Liberian officials fear Ebola could soon spread through the capital’s largest slum after residents raided a quarantine center for suspected patients and took items including blood-stained sheets and mattresses.
Local witnesses told Agence France Presse that there were armed men among the group that attacked the clinic.
As many as 29 potentially Ebola-infected patients fled, the news agency reported.
“They broke down the doors and looted the place. The patients all fled,” said Rebecca Wesseh, who witnessed the attack and whose report was confirmed by residents and the head of Health Workers Association of Liberian, George Williams.
The violence in the West Point slum occurred late Saturday and was led by residents angry that patients were brought from other parts of the capital to the holding center, Tolbert Nyenswah, assistant health minister, said Sunday.
West Point residents went on a “looting spree,” stealing items from the clinic that were likely infected, said a senior police official, who spoke on the condition of anonymity because he was not authorized to brief the press.
The residents took mattresses, sheets and blankets that had bloodstains, which could spread the infection. Liberian police restored order to the West Point neighborhood, which is home to an estimated 60,000 to 100,000 poor Liberians. Health officials say they fear the looting incident will spread Ebola infections in the capital, Monrovia.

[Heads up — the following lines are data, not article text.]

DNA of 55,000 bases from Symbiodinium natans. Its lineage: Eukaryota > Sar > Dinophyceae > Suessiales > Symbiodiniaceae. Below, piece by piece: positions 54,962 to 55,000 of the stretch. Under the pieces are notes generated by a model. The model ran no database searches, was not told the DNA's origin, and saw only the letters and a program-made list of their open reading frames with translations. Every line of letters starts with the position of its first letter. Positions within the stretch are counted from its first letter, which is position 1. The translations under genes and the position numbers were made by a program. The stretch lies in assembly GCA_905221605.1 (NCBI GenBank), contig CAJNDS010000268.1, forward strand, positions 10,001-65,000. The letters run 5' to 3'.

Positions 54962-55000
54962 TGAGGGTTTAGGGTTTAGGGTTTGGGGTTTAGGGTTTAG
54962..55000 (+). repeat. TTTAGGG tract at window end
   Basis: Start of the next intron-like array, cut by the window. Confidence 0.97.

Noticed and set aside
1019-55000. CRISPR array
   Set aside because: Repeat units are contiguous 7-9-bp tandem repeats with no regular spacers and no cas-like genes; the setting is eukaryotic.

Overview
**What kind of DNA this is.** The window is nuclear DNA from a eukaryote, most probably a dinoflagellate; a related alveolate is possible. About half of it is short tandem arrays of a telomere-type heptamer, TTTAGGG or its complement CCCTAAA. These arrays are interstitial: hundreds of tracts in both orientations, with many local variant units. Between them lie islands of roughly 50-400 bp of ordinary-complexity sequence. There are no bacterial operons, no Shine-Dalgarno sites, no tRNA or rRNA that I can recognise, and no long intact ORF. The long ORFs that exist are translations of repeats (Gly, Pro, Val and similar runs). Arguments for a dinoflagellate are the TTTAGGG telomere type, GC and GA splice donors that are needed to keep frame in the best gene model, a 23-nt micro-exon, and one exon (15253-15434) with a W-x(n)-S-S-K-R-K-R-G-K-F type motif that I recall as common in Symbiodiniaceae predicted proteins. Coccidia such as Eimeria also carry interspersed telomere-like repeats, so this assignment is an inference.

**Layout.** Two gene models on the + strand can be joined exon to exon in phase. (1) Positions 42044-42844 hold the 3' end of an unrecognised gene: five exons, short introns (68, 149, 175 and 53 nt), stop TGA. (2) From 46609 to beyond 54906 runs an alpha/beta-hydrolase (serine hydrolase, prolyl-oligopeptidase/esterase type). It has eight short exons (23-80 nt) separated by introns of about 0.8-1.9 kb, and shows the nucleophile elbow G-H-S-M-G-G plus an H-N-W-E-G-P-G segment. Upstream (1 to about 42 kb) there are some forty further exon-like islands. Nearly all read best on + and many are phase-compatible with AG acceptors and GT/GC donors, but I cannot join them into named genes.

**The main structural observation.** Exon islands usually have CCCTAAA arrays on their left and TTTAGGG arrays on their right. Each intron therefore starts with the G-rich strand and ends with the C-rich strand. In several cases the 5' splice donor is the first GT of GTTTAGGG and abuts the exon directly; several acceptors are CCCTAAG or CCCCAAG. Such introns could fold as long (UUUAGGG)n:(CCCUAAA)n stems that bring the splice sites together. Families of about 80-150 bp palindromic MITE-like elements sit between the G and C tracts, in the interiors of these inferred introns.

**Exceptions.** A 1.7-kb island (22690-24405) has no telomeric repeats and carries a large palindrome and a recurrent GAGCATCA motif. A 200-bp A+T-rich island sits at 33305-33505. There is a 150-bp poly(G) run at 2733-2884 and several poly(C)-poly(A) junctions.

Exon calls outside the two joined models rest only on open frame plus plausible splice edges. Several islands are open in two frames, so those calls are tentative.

The attack comes just one day after a report of a crowd of several hundred local residents, chanting, ‘No Ebola in West Point,’ drove away a burial team and their police escort that had come to collect the bodies of suspected Ebola victims in a slum in the capital, Reuters reports. The mob then forced open an Ebola isolation ward and took several patients out, many saying that the Ebola epidemic is a hoax.
The isolation center, a closed primary school originally built by USAID, was being used by the Liberian health ministry to temporarily isolate people suspected of carrying the virus, Reuters reports. Some 10 patients had “escaped” the building the night before, according to a nurse, as the center had no medicine to treat them.
While the armed attack is likely the most brazen attack on health workers trying to contain the deadly outbreak, it is far from the first in the region worst-hit by it.
There have been numerous reports of locals attacking those trying to stop the disease by throwing stones at aid workers, blocking aid convoys and forcibly removing patients from clinics. Many locals blame foreigners for bringing the disease, saying it had never been there before they arrived.
The mistrust of central government and help from outside runs deep in this part of West Africa. All three countries worst-hit by the outbreak — Liberia, Sierra Leone, and Guinea — are relatively fresh off decades of either brutal civil war or iron-fisted dictatorships.
The Ebola outbreak that has killed more than 1,100 people in West Africa could last another six months, the Doctors Without Borders charity group said Friday. One aid worker acknowledged that the true death toll is still unknown.
New figures released by the World Health Organization showed that Liberia has recorded more Ebola deaths – 413 – than any of the other affected countries.
Tarnue Karbbar, who works for the aid group Plan International in northern Liberia, said response teams simply aren’t able to document all the erupting Ebola cases. Many of the sick are still being hidden at home by their relatives, who are too fearful of going to an Ebola treatment center.